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Date of Award
Capstone Project (On-Campus Access Only)
Master of Science in Physical Therapy
Kenneth W. Bush, PhD, PT
Katie Farrell, MS, PT, NCS
The efficacy of static magnetic fields for decreasing pain has been explored with conflicting results. The purpose of this study was to examine the effects of static magnetic fields on chronic low back pain subjects, using a double-blind experimental design. Twenty-eight subjects were randomly assigned to magnet or placebo treatment groups. The fifteen subjects in the magnet group wore back wraps containing 12 magnets rated at 11,000 Gauss each. The thirteen subjects in the placebo group wore the same back wraps with non-magnetized material. Subjects' subjective pain data was collected initially, after 45 minutes, after two weeks of home use, and at four weeks, which was two weeks after cessation of treatment using the McGill Pain Questionnaire and the Visual Analogue Scale. Results showed no significant difference between the magnet and placebo groups. The conclusion was that chronic low back pain subjects with the magnetic belt did not experience a significant reduction in pain compared to the placebo group.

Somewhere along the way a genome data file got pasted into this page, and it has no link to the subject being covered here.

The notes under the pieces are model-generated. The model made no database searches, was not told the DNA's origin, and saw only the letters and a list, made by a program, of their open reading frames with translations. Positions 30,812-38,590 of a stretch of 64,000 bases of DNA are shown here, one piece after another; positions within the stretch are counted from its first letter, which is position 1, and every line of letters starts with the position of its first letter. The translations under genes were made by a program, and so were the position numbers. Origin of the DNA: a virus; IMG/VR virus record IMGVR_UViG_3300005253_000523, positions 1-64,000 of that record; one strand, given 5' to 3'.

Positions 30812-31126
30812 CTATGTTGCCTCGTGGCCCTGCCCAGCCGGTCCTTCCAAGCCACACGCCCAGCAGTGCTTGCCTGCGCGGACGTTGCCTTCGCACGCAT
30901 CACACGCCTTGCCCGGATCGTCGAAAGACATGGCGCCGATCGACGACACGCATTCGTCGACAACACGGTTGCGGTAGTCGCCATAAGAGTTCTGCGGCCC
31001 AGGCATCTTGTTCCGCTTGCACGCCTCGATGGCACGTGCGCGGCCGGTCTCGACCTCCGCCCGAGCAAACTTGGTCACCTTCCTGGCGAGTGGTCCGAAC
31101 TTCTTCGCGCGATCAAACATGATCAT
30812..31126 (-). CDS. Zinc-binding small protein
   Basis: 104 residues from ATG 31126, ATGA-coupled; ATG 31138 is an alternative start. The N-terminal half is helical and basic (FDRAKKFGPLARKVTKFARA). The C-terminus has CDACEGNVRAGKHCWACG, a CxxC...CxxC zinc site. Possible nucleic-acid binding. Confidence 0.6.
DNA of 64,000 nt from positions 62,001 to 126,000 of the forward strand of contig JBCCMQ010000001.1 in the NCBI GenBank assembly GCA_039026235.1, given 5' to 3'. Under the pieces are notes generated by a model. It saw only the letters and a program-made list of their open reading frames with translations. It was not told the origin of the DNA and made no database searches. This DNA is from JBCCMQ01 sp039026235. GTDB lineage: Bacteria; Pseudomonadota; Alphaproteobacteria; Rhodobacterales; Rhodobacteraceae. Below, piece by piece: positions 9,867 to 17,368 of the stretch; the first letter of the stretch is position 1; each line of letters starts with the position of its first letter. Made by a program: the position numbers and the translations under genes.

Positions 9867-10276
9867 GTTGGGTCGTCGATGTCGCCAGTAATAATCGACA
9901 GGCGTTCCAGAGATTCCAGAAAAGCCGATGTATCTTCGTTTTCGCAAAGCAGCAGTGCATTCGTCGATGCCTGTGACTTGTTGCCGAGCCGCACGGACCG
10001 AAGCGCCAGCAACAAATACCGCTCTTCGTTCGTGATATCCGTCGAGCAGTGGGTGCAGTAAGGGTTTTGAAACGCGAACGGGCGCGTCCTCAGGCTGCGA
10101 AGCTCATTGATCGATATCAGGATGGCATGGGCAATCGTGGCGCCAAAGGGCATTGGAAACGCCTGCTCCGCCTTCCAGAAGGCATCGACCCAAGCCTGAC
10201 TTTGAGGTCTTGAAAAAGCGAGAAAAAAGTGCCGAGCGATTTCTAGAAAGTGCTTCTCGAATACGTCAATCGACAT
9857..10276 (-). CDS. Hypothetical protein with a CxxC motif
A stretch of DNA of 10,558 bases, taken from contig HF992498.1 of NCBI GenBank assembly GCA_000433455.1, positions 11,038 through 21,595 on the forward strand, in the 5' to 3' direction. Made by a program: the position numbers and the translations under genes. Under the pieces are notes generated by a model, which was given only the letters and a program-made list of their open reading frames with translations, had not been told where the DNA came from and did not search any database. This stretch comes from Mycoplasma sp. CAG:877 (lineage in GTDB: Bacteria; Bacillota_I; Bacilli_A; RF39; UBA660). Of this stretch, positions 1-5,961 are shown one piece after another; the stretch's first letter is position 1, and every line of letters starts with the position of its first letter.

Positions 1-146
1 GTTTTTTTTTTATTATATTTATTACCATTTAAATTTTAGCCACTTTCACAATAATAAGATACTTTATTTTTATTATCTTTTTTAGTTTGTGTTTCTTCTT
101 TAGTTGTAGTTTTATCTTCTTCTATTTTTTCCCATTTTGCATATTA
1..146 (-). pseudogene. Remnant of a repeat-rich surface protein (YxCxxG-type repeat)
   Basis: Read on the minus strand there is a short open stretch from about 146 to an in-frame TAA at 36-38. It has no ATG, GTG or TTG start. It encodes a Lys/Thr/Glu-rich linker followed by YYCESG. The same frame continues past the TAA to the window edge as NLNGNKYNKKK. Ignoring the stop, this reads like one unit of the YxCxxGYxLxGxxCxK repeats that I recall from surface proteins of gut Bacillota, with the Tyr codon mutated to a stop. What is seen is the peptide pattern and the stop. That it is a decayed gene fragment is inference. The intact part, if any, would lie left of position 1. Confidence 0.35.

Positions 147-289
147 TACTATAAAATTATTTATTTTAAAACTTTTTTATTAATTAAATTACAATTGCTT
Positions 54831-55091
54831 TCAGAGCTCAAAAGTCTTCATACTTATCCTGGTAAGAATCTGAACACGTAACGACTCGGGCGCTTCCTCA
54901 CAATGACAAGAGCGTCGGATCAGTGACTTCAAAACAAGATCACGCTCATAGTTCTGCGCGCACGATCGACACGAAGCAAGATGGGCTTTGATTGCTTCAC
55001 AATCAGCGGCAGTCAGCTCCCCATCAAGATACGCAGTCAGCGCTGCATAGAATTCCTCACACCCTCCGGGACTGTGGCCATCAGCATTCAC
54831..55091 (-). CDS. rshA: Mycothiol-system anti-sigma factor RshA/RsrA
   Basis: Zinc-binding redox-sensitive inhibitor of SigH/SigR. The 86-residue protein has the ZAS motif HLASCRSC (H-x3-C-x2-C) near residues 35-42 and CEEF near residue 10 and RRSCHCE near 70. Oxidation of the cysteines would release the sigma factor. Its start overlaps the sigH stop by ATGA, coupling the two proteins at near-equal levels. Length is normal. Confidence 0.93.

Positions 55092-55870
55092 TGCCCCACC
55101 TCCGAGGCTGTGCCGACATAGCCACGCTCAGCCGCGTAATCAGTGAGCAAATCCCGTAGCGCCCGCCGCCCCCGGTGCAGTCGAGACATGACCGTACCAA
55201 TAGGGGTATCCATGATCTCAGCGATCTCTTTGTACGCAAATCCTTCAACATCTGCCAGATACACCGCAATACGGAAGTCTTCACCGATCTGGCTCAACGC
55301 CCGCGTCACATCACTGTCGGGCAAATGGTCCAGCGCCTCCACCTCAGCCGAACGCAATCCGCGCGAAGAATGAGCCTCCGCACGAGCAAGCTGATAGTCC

Aspengren, Erik and Slinger, Tim, "The Immediate and Residual Effects of Static Magnetic Fields on Chronic Low Back Pain" (2000). School of Physical Therapy. 172.